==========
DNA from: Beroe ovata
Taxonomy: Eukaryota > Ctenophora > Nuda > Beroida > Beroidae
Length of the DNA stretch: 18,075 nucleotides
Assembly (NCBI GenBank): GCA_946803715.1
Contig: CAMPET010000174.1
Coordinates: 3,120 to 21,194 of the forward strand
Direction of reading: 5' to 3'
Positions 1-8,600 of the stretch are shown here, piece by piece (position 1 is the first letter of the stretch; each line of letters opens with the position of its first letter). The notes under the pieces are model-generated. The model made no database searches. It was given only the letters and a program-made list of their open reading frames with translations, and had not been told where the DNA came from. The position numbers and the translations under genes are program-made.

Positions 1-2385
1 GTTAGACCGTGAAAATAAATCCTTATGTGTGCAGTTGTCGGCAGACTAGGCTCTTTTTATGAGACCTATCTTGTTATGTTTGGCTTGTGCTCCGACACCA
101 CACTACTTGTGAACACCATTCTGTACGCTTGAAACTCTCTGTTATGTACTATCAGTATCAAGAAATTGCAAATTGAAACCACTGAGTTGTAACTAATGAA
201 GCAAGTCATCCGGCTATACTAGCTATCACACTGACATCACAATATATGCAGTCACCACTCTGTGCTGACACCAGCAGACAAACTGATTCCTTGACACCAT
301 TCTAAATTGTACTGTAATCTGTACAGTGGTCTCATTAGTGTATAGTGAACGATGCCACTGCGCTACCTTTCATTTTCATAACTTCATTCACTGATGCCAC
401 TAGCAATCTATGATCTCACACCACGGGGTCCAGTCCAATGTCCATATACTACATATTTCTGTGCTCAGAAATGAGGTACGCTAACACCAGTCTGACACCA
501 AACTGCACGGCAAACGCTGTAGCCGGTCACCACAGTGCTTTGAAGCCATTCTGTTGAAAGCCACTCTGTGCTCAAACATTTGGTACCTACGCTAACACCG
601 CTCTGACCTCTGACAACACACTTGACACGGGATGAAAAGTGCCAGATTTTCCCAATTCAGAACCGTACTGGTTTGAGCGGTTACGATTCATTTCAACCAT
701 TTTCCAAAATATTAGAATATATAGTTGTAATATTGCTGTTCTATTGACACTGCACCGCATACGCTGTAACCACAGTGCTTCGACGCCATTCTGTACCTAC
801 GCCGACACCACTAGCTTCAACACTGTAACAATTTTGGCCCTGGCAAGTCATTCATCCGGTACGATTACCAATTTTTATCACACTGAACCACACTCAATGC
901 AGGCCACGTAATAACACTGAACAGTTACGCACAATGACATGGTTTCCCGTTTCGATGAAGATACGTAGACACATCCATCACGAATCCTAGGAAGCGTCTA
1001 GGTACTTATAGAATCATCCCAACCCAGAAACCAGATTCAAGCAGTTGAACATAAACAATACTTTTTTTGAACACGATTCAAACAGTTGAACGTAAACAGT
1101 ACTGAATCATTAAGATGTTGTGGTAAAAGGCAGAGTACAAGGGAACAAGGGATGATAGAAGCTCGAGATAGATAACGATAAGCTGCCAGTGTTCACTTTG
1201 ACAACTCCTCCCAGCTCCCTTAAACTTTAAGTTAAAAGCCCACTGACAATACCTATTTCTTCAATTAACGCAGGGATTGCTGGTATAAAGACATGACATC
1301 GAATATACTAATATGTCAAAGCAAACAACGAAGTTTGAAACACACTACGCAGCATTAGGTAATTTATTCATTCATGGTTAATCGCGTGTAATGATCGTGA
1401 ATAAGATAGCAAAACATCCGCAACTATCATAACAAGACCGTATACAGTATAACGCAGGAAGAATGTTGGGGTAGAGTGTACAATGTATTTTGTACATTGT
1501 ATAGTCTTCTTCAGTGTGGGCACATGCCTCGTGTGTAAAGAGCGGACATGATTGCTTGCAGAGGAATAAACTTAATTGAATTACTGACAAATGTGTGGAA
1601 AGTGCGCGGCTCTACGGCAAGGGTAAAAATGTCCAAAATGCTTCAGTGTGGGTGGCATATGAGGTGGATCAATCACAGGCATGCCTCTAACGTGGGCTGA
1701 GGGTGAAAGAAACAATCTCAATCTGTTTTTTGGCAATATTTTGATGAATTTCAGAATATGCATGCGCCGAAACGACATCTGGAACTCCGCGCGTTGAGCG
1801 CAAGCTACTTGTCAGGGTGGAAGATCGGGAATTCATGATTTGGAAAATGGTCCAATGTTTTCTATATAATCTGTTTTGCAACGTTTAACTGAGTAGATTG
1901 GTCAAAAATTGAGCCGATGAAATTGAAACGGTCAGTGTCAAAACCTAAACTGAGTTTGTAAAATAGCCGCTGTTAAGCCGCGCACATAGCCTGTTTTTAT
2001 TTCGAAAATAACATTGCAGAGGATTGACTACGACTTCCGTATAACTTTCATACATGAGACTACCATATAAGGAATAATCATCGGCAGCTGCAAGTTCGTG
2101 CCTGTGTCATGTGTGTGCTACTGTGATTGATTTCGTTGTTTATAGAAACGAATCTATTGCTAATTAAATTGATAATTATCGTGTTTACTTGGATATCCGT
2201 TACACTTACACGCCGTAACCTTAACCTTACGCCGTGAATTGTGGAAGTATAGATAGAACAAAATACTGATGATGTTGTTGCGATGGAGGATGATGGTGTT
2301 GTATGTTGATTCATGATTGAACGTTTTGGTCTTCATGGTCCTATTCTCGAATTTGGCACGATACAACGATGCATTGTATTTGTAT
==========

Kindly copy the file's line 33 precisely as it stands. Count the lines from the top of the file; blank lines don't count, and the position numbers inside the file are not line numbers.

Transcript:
2301 GTATGTTGATTCATGATTGAACGTTTTGGTCTTCATGGTCCTATTCTCGAATTTGGCACGATACAACGATGCATTGTATTTGTAT